As soon as the competition began I realised that this was going to be a tough job, but I was ready and willing with my scoring sheets. The contestants strutted on stage trying to impress us in the second round with “wild life” themed outfits. The contestants came out in swimsuits and other “wild life” interpretations including what looked like goatskin. This round was followed by eveningwear, which was the last round the contestants could use to impress the judges. Throughout the competition the crowd was really not shy about whom they thought should win, and became more aggressive about it by getting closer to the stage towards the end of the completion.

After much debate and deliberation we, the judges, chose the top five Miss Gay and top three Mr Gay and after questions and answers we came to a conclusion of who should win.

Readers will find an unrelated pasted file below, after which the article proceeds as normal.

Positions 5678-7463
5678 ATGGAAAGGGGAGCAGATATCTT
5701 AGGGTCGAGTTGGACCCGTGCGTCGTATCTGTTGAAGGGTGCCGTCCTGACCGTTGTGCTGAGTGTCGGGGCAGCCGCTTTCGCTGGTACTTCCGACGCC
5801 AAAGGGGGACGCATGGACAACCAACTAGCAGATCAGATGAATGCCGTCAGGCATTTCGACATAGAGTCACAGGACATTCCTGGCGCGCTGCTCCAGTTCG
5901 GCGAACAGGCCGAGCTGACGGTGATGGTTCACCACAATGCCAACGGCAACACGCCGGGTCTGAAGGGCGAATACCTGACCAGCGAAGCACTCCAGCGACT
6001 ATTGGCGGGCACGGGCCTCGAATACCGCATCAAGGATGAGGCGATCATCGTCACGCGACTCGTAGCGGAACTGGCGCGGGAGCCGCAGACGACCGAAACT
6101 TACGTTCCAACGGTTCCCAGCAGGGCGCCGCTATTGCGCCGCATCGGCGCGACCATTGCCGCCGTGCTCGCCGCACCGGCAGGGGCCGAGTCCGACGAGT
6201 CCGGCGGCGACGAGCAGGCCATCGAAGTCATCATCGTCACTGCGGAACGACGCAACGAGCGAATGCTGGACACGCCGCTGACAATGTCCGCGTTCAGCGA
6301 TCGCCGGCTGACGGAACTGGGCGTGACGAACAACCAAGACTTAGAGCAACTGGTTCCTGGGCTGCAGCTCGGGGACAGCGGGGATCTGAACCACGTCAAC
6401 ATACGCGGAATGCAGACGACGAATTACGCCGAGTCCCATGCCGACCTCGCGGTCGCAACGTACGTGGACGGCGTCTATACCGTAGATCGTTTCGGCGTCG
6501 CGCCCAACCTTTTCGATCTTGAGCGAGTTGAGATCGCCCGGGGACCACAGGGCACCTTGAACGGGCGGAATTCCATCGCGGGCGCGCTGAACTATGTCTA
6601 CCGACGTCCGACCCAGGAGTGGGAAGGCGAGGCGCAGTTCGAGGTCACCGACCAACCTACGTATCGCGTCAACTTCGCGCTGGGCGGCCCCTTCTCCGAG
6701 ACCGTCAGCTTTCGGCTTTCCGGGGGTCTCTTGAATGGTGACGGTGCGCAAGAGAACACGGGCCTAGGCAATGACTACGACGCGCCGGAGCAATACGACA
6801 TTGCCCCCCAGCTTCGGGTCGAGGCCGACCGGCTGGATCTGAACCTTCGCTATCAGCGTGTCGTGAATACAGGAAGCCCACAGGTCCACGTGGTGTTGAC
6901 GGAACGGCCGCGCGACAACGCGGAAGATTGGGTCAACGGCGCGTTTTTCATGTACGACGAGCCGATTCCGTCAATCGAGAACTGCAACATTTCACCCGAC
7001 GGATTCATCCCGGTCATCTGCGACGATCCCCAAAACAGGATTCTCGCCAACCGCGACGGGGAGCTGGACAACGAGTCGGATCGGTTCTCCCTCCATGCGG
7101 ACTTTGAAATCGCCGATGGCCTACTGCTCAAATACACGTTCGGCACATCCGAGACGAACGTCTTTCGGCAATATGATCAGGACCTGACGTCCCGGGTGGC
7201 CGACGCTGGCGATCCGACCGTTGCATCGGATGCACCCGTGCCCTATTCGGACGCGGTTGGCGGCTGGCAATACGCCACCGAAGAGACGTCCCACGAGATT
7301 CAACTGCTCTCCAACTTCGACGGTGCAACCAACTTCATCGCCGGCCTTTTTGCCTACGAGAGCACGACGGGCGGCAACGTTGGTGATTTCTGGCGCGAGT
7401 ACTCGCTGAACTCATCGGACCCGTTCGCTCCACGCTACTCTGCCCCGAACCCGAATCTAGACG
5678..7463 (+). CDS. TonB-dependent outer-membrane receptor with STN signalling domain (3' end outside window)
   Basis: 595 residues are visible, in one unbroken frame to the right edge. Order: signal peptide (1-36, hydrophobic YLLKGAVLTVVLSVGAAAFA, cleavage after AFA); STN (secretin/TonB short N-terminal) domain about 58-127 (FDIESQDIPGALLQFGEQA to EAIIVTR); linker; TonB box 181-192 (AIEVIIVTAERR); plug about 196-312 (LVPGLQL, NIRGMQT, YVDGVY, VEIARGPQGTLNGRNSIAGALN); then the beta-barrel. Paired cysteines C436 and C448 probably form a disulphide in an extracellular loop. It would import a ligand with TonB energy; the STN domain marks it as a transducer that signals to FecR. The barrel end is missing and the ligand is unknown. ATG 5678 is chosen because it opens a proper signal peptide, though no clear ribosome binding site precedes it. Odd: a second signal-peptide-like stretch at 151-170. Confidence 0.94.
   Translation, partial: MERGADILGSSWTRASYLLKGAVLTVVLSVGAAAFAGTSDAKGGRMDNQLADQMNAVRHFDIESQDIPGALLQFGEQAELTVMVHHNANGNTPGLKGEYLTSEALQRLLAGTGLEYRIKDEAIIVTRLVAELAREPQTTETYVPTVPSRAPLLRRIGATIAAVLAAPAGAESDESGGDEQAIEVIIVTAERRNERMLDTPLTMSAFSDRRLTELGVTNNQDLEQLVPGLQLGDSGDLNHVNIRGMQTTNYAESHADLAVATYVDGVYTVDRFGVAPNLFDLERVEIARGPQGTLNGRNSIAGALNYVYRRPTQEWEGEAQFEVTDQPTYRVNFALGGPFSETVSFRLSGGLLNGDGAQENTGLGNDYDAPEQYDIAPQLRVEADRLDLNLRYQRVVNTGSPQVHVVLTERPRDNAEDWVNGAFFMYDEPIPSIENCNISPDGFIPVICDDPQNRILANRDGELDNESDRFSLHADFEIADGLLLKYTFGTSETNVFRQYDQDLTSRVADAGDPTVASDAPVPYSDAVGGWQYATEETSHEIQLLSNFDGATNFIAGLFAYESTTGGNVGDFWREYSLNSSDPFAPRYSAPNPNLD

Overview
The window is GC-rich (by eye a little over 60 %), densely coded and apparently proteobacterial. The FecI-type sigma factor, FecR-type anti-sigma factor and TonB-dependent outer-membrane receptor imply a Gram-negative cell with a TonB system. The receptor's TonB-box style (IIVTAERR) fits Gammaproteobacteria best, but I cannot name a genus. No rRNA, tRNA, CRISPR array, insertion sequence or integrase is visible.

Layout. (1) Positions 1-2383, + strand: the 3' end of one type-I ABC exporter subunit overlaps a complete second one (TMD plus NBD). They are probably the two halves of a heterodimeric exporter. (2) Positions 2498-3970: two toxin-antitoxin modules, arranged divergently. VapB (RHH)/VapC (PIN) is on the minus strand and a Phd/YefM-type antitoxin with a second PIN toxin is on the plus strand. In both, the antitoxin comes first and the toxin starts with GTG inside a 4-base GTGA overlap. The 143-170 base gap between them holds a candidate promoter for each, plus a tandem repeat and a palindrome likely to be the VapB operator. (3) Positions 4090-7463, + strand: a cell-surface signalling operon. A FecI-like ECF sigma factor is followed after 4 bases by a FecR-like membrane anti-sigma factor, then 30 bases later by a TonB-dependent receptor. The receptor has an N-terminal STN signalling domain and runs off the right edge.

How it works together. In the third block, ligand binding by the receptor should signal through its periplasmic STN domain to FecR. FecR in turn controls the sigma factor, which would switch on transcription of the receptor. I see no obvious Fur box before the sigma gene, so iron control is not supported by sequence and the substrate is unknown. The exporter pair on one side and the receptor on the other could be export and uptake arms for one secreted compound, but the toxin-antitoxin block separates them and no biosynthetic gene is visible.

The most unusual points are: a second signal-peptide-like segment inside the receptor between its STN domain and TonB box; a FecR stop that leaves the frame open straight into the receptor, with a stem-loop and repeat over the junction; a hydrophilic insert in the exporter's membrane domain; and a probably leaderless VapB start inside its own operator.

The Mr and Miss Gay Ekasi pageant is community centred. It is an annual celebration of young LGBTI people who are living their lives, the best way they know how, under extremely harsh social conditions. In the participants I saw young people who are brave, who challenge their communities gender expectations and defining for themselves what it means to live free. In the participants I saw a determined spirit that I hope burns on in other areas of their lives. I was inspired to be in the company of black LGBTI people who are marvelling in each other’s presence. The energy in that Community Hall can’t be described it had to be felt.

I am not new in the world of beauty pageants. My fascination with beauty pageants began in the mid 1990’s when I still a primary school going little boy. I used to watch Miss South Africa every year and then watch Miss Universe and then conclude the holy trinity of pageants with Miss World. I used to have a note pad and a pen and I would closely watch the scores and write them down so I could predict the winner. I became very good at predicting the winners because after watching religiously I picked up on the patterns of the competitions. I think maybe these were the first signs of my interest in social science.